Kentucky now has 'no choice' but to make more tough decisions on pension fund, Seven Counties leaders say

06/03/2014 07:21 AM

The leaders of Seven Counties Services say that as they move down the path of bankruptcy protection to escape the crushing weight of their pension obligations, the burden now falls to lawmakers and the governor to shore up funding for the Kentucky Retirement System.

David Holton, a former district judge in Jefferson County who chairs the board of the mental health center, said he knows the consequences of the agency’s decision to leave the system. (Watch the interview below).

This comes after a federal bankruptcy judge’s decision late Friday to allow the system to proceed with bankruptcy protection against the arguments of the state’s retirement system, which said the mental health agency should have been considered a state agency that couldn’t simply stop paying for its employees who are in the system.

An employer like Seven Counties bolting from the system would mean diverting income from the Kentucky Retirement System while leaving the system to cover the cost of the current and former Seven County retirees who are owed benefits. And the retirement fund is down to 23.2 percent of the money it needs to cover its obligations to current and future retirees.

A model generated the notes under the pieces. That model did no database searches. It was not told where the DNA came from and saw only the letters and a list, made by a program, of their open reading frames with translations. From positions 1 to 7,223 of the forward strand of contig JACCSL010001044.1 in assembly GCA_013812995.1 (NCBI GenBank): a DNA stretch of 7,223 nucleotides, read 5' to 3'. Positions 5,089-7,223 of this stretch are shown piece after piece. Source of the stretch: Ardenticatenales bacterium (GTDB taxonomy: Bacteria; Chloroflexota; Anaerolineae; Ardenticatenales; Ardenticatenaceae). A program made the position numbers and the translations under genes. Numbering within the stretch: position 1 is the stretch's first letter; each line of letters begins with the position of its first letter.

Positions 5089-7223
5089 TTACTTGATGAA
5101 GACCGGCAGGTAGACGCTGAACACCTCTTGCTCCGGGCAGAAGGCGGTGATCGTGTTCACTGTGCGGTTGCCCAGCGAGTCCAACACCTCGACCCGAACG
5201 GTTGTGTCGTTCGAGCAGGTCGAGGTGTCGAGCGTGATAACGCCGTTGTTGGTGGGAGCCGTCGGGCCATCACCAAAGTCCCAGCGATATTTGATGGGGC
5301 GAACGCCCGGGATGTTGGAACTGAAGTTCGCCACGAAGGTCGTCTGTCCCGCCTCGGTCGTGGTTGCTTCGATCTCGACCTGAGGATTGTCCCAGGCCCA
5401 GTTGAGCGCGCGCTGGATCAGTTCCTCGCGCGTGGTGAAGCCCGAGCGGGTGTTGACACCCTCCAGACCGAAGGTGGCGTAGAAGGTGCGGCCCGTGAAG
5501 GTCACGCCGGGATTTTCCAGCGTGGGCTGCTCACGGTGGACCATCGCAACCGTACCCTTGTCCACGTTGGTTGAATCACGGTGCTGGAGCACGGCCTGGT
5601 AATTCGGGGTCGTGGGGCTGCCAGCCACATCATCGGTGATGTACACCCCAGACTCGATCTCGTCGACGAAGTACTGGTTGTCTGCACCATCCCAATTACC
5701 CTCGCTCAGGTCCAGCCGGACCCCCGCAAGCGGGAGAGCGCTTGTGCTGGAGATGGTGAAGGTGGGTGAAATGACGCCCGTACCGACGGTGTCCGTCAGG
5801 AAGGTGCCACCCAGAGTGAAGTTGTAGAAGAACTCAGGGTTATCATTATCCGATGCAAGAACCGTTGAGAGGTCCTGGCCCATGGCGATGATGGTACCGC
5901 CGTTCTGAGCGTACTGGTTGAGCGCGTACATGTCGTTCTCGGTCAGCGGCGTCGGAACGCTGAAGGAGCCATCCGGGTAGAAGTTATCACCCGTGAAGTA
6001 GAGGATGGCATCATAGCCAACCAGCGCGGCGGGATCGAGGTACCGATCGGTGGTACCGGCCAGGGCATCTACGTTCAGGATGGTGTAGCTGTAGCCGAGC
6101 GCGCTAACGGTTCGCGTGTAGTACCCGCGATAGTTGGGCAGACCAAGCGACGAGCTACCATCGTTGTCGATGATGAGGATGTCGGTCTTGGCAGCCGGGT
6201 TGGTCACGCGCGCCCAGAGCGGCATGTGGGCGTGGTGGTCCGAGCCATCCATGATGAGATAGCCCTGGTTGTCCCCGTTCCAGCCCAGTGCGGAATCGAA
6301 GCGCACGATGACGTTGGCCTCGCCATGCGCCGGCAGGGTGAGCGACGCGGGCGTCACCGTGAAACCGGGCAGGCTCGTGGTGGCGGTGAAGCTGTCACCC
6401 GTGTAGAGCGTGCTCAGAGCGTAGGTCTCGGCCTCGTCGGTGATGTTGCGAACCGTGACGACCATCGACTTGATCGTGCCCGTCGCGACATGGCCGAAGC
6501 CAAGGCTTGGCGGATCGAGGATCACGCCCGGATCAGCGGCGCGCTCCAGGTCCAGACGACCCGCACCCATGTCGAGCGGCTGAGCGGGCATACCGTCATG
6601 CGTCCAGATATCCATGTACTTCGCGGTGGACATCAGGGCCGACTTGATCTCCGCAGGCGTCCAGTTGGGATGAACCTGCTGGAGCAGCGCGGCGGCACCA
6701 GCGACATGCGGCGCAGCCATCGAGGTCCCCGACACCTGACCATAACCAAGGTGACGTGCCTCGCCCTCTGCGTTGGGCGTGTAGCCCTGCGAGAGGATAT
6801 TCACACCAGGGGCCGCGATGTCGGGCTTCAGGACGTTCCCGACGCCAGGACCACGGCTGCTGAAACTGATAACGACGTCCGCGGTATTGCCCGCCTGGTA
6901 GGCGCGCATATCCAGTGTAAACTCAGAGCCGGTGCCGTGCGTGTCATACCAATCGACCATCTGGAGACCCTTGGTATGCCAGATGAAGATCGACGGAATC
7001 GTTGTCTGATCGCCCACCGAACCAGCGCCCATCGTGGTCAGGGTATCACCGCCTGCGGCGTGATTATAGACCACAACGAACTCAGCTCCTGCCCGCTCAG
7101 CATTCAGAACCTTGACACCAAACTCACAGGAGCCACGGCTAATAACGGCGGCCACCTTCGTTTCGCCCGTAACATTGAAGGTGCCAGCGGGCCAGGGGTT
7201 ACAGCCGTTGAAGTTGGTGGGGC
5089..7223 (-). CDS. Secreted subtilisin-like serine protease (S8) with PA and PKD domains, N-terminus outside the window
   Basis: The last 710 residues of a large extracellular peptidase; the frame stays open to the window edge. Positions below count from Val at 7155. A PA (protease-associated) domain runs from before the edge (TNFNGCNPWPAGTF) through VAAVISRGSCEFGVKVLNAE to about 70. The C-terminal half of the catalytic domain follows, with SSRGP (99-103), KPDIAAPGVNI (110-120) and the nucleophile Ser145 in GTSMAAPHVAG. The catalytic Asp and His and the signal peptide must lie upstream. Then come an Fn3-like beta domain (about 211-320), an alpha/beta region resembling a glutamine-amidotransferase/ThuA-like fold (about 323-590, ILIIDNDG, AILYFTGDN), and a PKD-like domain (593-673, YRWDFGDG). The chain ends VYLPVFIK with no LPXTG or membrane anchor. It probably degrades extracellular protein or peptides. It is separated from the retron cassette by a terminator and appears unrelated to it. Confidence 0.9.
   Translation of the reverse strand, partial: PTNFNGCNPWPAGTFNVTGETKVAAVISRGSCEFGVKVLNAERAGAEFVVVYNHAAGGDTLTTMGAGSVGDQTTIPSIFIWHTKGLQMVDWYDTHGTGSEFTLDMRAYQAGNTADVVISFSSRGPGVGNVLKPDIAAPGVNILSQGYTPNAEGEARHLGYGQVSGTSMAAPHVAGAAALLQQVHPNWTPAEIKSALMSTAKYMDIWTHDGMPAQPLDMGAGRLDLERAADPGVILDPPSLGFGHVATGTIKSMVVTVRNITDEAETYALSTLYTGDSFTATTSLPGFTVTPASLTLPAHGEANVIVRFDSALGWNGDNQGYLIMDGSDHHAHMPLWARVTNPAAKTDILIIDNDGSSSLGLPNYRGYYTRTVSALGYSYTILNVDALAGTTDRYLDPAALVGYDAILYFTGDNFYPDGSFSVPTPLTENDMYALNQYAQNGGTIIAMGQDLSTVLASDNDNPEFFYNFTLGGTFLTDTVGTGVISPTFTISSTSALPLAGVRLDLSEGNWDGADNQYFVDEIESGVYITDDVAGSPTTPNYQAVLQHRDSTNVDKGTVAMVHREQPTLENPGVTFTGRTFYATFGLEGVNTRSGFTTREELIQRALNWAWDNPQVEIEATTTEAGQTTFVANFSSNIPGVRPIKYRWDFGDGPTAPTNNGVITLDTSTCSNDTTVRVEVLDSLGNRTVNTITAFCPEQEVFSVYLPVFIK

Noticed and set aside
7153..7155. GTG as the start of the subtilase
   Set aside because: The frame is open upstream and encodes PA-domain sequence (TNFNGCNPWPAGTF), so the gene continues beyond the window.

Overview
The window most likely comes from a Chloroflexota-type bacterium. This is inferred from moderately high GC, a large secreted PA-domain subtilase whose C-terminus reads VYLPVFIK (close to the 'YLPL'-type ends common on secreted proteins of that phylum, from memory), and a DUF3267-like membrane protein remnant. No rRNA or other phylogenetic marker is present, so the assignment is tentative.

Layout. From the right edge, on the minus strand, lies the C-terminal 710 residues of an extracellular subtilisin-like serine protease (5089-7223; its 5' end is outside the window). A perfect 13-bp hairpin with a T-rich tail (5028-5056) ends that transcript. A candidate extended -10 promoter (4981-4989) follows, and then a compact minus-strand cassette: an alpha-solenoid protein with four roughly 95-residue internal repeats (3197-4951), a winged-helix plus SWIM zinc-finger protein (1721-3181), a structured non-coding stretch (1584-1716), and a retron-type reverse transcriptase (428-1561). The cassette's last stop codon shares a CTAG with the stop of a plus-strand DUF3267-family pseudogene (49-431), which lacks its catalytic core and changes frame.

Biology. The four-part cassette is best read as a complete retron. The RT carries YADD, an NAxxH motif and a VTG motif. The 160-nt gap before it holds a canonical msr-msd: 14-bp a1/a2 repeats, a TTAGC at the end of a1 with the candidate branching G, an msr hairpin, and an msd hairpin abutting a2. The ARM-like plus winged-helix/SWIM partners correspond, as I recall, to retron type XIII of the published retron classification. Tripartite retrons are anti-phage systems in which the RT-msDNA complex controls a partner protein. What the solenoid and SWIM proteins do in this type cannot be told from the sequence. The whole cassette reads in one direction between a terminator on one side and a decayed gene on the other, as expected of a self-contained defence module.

Seven Counties’ decision could have the practical effect of removing money from a financial Jenga tower that’s already teetering.

“We all understand the negative impact this ruling could have on the commonwealth of Kentucky,” Holton said.

“There’s no choice. Imagine the cuts that would have to be made to the retirement plans of these state workers if the state doesn’t do the right thing,” he added (6:00 of the interview).

That’s not to say Holton isn’t sympathetic to retirees in the system, such as Paul Guffey, the president of the Kentucky Public Retirees group. Holton spent most of his career in public service as a prosecutor before becoming a district judge, so he said he is in the Kentucky Employee Retirement System — not the judicial retirement system.

“I have the same concerns for my own interests. But my obligation as a chairman of the board of Seven Counties Services — and I believe our board took the same approach — is that our fiduciary responsibility is to the 32,000 consumers we serve,” Holton said (2:30). “The state has failed to fund the system properly and the ball’s back in their court now.”

He left open the possibility of the center negotiating a financial settlement to leave the Kentucky Employees Retirement System. The system estimates it will cost $90 million to cover Seven Counties’ employees, according to reporting by Mike Wynn of the Courier-Journal.

“I’m certain this will be topic number one. Other centers have expressed their interest in following suit if we were successful,” he said (5:00). Find out what his message is those chairmen at 5:30.

Holton and Seven Counties President and CEO Dr. Tony Zipple were in studio Monday to answer questions about what comes next:

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